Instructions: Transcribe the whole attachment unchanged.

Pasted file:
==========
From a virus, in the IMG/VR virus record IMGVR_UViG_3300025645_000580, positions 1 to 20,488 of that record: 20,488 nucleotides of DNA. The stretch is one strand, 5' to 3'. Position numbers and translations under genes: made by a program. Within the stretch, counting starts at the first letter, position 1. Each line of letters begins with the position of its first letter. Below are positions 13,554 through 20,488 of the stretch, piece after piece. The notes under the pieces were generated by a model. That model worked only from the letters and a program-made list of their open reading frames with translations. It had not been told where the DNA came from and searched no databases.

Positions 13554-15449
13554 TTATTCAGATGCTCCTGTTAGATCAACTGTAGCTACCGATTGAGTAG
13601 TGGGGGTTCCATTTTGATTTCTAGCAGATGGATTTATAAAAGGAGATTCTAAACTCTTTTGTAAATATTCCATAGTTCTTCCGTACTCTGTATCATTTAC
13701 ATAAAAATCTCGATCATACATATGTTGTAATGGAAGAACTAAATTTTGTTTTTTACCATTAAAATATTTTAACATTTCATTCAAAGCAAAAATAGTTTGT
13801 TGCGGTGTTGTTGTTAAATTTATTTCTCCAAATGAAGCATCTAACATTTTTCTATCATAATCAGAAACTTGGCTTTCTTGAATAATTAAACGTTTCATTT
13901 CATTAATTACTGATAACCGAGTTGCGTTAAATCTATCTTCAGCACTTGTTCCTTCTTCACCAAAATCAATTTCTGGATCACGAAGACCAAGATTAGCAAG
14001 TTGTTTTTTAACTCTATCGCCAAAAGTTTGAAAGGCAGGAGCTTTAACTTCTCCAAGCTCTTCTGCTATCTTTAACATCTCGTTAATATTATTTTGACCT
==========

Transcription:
From a virus, in the IMG/VR virus record IMGVR_UViG_3300025645_000580, positions 1 to 20,488 of that record: 20,488 nucleotides of DNA. The stretch is one strand, 5' to 3'. Position numbers and translations under genes: made by a program. Within the stretch, counting starts at the first letter, position 1. Each line of letters begins with the position of its first letter. Below are positions 13,554 through 20,488 of the stretch, piece after piece. The notes under the pieces were generated by a model. That model worked only from the letters and a program-made list of their open reading frames with translations. It had not been told where the DNA came from and searched no databases.

Positions 13554-15449
13554 TTATTCAGATGCTCCTGTTAGATCAACTGTAGCTACCGATTGAGTAG
13601 TGGGGGTTCCATTTTGATTTCTAGCAGATGGATTTATAAAAGGAGATTCTAAACTCTTTTGTAAATATTCCATAGTTCTTCCGTACTCTGTATCATTTAC
13701 ATAAAAATCTCGATCATACATATGTTGTAATGGAAGAACTAAATTTTGTTTTTTACCATTAAAATATTTTAACATTTCATTCAAAGCAAAAATAGTTTGT
13801 TGCGGTGTTGTTGTTAAATTTATTTCTCCAAATGAAGCATCTAACATTTTTCTATCATAATCAGAAACTTGGCTTTCTTGAATAATTAAACGTTTCATTT
13901 CATTAATTACTGATAACCGAGTTGCGTTAAATCTATCTTCAGCACTTGTTCCTTCTTCACCAAAATCAATTTCTGGATCACGAAGACCAAGATTAGCAAG
14001 TTGTTTTTTAACTCTATCGCCAAAAGTTTGAAAGGCAGGAGCTTTAACTTCTCCAAGCTCTTCTGCTATCTTTAACATCTCGTTAATATTATTTTGACCT